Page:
Biotin for Hair Growth
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Biotin for Hair Growth



Biotin is a water-soluble vitamin and a part of the B vitamin family. Biotin is an essential vitamin which your body needs to function properly. It helps to convert certain food nutrients (protein, carbohydrates, and fat) into energy. 

Biotin also plays an important role in the health of your hair, skin, and nails. Insufficient biotin in your body may result in hair loss or a scaly red rash. However, its deficiency is uncommon, since the biotin you get from your diet is enough for you to reap the health benefit it offers.


Biotin is often recommended for hair health. It is believed to stimulate hair growth and reverse hair loss. To this end, many people have increased their biotin intake, through biotin-rich foods and/or biotin supplements. 

Manufacturers claim that using biotin for hair growth can make your hair grow faster, increase fullness and add shine. Paradoxically, the National Institute of Health (NHI) says that there is not enough evidence to rate biotin’s effectiveness in the treatment of hair loss.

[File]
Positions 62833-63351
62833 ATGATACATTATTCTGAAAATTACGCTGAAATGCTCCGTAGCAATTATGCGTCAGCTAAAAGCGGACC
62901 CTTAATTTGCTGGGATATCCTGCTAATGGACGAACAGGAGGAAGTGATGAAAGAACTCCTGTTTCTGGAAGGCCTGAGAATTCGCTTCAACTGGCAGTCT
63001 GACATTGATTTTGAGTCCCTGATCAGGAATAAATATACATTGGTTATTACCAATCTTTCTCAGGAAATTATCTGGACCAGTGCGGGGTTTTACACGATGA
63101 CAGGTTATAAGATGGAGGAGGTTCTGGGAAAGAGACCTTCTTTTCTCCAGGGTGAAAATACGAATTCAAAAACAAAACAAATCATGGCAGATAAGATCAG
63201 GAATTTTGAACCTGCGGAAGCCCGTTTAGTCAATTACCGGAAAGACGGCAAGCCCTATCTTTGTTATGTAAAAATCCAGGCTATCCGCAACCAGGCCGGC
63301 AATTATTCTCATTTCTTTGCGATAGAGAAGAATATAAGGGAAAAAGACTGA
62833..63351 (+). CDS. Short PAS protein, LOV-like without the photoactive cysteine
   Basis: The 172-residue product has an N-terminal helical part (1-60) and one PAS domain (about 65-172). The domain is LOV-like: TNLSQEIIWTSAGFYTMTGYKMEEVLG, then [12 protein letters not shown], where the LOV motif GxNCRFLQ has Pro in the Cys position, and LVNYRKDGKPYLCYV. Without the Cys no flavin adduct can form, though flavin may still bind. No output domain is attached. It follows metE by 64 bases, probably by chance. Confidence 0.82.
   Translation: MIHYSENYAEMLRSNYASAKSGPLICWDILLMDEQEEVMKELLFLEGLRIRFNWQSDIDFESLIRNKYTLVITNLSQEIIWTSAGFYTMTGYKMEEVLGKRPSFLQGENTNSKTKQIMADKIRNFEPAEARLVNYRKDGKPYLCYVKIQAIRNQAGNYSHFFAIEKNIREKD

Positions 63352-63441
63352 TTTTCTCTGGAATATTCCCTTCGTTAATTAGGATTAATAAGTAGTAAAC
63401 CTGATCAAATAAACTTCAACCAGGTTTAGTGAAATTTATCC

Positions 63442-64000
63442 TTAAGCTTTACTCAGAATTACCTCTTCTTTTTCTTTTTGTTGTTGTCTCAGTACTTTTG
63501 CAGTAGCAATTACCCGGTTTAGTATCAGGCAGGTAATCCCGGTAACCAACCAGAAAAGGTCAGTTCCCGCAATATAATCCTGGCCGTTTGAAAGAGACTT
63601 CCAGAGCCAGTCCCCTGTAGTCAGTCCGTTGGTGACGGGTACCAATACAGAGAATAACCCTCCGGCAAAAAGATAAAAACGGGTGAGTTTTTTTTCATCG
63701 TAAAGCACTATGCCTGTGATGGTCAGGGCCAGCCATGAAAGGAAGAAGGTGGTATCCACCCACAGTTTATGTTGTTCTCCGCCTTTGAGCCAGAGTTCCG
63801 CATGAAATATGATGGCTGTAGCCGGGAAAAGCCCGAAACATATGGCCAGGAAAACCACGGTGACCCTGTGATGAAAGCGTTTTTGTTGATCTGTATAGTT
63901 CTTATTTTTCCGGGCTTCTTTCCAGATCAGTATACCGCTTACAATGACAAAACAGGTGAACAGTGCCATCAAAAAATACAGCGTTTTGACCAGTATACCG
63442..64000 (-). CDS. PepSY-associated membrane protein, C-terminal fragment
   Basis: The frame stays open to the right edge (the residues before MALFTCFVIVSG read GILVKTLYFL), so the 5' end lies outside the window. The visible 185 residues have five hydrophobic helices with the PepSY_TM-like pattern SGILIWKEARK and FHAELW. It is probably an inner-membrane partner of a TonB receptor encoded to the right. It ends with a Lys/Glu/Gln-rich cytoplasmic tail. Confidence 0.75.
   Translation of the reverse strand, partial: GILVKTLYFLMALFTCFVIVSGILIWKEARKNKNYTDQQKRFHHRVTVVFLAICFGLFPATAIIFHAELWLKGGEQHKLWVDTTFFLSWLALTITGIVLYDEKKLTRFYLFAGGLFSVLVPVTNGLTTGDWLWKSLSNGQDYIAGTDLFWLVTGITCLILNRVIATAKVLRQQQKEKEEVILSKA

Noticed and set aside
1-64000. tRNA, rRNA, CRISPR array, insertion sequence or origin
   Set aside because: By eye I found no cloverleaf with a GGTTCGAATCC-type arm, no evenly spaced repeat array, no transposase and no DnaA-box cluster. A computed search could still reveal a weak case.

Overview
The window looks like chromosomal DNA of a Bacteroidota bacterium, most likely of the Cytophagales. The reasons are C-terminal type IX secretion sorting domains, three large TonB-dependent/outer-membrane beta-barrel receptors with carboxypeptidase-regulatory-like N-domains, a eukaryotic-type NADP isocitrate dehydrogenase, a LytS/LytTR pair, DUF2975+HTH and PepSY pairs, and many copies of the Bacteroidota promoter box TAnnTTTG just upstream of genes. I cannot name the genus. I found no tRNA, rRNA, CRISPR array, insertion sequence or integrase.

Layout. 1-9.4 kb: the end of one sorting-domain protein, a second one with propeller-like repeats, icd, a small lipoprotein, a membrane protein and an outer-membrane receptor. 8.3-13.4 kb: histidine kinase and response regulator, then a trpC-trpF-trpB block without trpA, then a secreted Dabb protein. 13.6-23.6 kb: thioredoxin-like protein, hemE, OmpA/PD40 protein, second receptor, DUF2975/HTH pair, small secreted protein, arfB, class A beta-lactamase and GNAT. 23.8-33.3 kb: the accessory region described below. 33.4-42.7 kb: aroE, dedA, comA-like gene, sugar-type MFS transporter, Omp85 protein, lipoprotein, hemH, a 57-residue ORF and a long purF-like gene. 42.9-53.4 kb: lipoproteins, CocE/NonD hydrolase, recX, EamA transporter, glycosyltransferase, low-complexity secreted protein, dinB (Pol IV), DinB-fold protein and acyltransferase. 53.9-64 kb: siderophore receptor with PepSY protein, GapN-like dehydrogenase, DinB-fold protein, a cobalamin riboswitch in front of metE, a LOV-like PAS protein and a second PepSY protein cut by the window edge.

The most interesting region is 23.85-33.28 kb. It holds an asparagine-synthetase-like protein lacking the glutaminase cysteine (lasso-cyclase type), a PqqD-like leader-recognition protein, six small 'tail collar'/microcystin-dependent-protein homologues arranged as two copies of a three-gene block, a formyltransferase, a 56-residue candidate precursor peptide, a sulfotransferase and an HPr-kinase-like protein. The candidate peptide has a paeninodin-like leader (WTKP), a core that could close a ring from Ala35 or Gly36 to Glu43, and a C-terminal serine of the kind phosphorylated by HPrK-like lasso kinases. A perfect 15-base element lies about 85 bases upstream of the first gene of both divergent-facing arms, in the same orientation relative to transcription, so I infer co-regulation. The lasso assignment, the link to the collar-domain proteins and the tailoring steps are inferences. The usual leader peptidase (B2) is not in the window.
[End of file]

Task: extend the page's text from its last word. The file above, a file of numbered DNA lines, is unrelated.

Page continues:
Manufacturers further claim that liquid biotin for hair growth such as shampoos, conditioners, and hair oils, masks, or creams containing biotin can be healthy for the hairs. It seems evident that there are no scientific studies to show that biotin shampoo or any other claimed hair product can make your hair grow faster or thicker. 

We cannot rule out the side effects of most of these products, therefore it is recommended that you talk to your doctor if you have needed additional biotin intake.


The daily recommended dose of biotin for hair growth depends on a person’s health condition and therefore may defer from person to person. 

Biotin deficiency is rare since your body can get enough biotin from the food you eat. For this reason, the Food and Drug Administration (FDA) does not offer a recommended dietary allowance (RDA). 

Typically, RDAs can vary based on a person’s age, sex, and overall health. Health and dietary experts, however, recommend the following dosage guidelines:




DOSE (mcg Biotin)

10 years old and above 30─100 micrograms (mcg)
7─10 years old 30 mcg
4─6 years old 25 mcg
From birth to 3 years old 10─20 mcg

Pregnant and breastfeeding women may need higher levels of biotin.The best biotin for hair growth is known to be vitamin B7.


If you are considering biotin for hair growth results, you can take the following biotin-rich foods:

  • Sardines and salmon.
  • Organ meats, such as kidneys or liver.
  • Egg yolk, chicken, pork, beef, and milk.
  • Soybeans and other legumes.
  • Whole grains, wheat germ, and oats.
  • Nuts, such as peanuts, walnuts, and almonds.
  • Cauliflower.
  • Bananas and carrots.
  • Mushrooms.
  • Brewer’s yeast and nutritional yeast.